Thor (2011)

Despite its best attempts to feel grand and epic, 2011’s Thor never amounts to much more than a light apéritif before the main course that was The Avengers. It’s a pleasant enough way to spend two hours, but I doubt anyone involved was under the delusion that they were making a film for the ages.

However, given the original comic book’s premise of ancient Norse gods who are really extra-dimensional costumed superheroes who speak in pseudo-archaic English, it’s a minor miracle that this movie turned out watchable at all. Surely, a lot of credit must go to director Kenneth Branagh, who seemed like an out-of-left-field choice at the time due to a career full of high-pedigree Shakespeare adaptations. But at least on the surface, plenty of elements of Thor’s mythos feel somewhat Shakespearean. Thor is not exactly the melancholy Dane, but if Shakespeare had had the wherewithal to include giant robots and inter-dimensional portals and storm-generating mystical hammers in his plays, it just might have looked something like this movie.

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Thor (2011)

As the story begins, a voiceover informs us that all the old Norse myths are true. The so-called Norse “gods” are really sufficiently advanced beings that exist in a separate dimension known as Asgard, where science and magic are one and the same.

Back in the year 965 AD, a race known as the Frost Giants came to Earth, intending to conquer the place on their way to taking over all Nine Realms of existence. But the Asgardians, led by their king Odin (Anthony Hopkins) drove them back, along the way taking possession of the “Casket”, the power source of the Frost Giants. This epic battle was observed by humans, and would become the basis for legends that would be passed down for centuries.

Thor (2011)

Hundreds of years later, Odin is preparing to abdicate the throne and make his son Thor (Chris Hemsworth) the new king, much to the envy of Thor’s younger brother Loki (Tom Hiddleston). Uh… seeing as how Thor is older, Loki sort of had to know this was coming all along, right? Also in this scene, it’s revealed that Thor actually has a last name: Odinson. His name is Thor Odinson. This is sort of like finding out Batman’s name is actually Batman Jenkins or something.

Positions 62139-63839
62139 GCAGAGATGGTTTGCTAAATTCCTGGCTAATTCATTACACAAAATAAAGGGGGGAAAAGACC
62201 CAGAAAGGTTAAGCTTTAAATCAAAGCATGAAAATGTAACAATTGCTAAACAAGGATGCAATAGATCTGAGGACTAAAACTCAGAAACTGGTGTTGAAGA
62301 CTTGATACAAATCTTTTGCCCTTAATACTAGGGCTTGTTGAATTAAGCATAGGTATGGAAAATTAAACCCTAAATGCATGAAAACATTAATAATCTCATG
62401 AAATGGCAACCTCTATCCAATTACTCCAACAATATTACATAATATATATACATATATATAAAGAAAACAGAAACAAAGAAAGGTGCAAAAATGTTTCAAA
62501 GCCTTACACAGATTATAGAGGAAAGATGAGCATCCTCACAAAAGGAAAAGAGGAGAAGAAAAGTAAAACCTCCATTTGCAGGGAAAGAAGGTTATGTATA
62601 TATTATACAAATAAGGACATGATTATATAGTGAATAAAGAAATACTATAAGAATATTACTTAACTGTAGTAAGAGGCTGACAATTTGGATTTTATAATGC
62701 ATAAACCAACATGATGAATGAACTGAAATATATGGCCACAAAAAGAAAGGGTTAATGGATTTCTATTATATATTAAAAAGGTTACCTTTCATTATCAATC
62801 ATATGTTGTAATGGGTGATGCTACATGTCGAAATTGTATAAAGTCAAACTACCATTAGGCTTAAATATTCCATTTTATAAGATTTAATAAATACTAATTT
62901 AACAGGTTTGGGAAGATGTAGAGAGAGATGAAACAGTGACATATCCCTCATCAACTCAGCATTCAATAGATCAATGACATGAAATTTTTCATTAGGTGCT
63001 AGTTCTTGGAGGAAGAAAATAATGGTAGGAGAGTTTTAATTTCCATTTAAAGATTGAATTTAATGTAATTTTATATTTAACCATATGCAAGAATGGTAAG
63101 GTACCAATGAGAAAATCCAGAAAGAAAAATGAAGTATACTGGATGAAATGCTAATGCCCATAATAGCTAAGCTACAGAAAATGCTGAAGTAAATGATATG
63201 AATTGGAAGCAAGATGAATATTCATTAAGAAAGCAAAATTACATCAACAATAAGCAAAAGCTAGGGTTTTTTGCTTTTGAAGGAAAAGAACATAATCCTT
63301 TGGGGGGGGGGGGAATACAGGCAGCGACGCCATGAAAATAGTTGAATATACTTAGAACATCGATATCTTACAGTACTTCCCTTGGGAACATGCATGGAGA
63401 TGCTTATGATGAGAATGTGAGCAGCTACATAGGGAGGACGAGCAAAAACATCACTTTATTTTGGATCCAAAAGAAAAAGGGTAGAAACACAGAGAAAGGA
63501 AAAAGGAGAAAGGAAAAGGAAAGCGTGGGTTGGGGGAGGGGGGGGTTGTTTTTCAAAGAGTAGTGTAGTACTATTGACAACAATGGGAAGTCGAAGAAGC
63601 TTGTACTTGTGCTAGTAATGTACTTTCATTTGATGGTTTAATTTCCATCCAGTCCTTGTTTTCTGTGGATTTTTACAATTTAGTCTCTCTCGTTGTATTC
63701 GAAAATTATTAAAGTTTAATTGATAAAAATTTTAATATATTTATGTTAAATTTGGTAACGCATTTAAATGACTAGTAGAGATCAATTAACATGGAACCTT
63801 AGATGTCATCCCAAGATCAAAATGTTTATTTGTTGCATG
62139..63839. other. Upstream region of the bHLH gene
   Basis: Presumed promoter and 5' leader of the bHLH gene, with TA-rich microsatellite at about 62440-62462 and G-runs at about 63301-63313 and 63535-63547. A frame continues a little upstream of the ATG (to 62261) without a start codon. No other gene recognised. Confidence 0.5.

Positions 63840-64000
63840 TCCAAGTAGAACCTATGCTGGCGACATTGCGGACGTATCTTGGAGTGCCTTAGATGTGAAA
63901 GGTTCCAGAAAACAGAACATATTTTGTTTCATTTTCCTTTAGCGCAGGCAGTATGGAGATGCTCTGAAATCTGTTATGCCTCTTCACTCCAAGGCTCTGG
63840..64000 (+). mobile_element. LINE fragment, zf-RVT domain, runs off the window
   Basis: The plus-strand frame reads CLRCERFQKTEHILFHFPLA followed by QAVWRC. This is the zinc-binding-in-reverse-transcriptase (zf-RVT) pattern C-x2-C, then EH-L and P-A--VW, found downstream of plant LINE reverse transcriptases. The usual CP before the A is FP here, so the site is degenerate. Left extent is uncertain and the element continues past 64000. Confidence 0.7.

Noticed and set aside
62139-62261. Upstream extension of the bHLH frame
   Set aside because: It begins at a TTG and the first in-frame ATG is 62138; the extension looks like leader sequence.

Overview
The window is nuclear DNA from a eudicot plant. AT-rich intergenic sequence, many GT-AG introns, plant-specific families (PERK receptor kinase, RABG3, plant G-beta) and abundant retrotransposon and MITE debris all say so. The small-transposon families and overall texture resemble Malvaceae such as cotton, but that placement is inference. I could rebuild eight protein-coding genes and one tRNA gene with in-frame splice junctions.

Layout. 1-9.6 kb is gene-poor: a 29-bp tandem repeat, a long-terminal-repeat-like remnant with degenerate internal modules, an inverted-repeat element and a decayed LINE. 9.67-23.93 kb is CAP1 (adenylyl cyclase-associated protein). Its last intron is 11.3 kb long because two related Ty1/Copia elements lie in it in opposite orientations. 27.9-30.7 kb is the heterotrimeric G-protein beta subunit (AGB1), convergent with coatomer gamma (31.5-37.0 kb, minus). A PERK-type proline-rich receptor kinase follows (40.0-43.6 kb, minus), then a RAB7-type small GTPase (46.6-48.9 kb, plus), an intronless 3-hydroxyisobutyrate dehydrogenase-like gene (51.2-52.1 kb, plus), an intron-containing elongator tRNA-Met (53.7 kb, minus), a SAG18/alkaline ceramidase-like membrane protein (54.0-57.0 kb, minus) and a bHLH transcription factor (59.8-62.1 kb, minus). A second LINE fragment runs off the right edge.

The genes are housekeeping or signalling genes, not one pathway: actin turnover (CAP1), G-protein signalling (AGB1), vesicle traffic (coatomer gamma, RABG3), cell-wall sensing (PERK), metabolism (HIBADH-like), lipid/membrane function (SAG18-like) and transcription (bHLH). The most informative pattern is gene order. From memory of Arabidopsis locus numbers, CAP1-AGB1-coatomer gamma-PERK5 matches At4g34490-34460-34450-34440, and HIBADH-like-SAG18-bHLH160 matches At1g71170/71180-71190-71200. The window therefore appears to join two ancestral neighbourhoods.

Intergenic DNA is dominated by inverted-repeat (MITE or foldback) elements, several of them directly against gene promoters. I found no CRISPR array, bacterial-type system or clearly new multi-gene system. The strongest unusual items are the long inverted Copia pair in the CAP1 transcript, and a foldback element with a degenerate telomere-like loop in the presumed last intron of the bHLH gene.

Odin has also given Thor the gift of his powerful hammer Mjolnir. It’s funny hearing “Mjolnir” pronounced out loud; when I was reading comics as a kid I thought it was one of those words like “Mxyzptlk” that no one was ever expected to actually say.

Thor (2011)

But on the day of Thor’s coronation, several Frost Giants break through Asgard’s defenses in an attempt to steal back the Casket. They’re easily defeated by a giant Klaatu-like robot called the Destroyer that shoots big face lasers, but Thor is enraged and wants vengeance anyway.

Thor (2011)

Unbeknownst to Odin, Thor gathers up Loki and a band of merry men to travel to the land of the Frost Giants for a little payback. To get there, they must ride across a lengthy ice bridge that gleams with all the colors of the rainbow. This bridge is called Bifrost, and I vaguely remember it from the comics. No surprise, they made it look a lot less like a giant gay pride flag in this movie.

Thor (2011)

At the edge of the bridge stands an observatory-like structure guarded by Heimdall (Idris Elba), who creates a portal to send Thor and friends to the world of the Frost Giants. Once they arrive, a battle breaks out, and soon the Asgardians are vastly outnumbered and facing certain doom.

That’s when Odin shows up to put a stop to things. He’s livid that Thor nearly started a war with the giants, and to teach him some humility, he strips him of his powers and sends him to Earth. What’s more, he takes away Thor’s hammer and casts a spell on it, saying that only when Thor proves himself “worthy” again will he be able to lift it, and tosses it after him through the portal to Earth.

Thor (2011)

Thor lands in New Mexico, of all places, and is immediately hit by a truck driven by Jane Foster (Natalie Portman). She’s part of a scientific team that includes Dr. Selvig (Stellan Skarsgard) and their intern Darcy (Kat Dennings). They’ve been investigating mysterious auroras in the area, which I suppose we’re to assume are people crossing over from Asgard, except Jane seems to be under the impression that these auroras happen on a regular basis. She’s even able to predict Thor’s appearance ahead of time, which doesn’t make a whole lot of sense.

They take Thor to a hospital, but he soon breaks out and Jane hits him with her truck again. They obligingly take him home like a puppy they accidentally ran over, even though he’s blathering about ancient Norse myths like they’re things that actually happened to him. But as Darcy helpfully notes, he’s “pretty cut,” so he gets a pass on being violent and possibly delusional.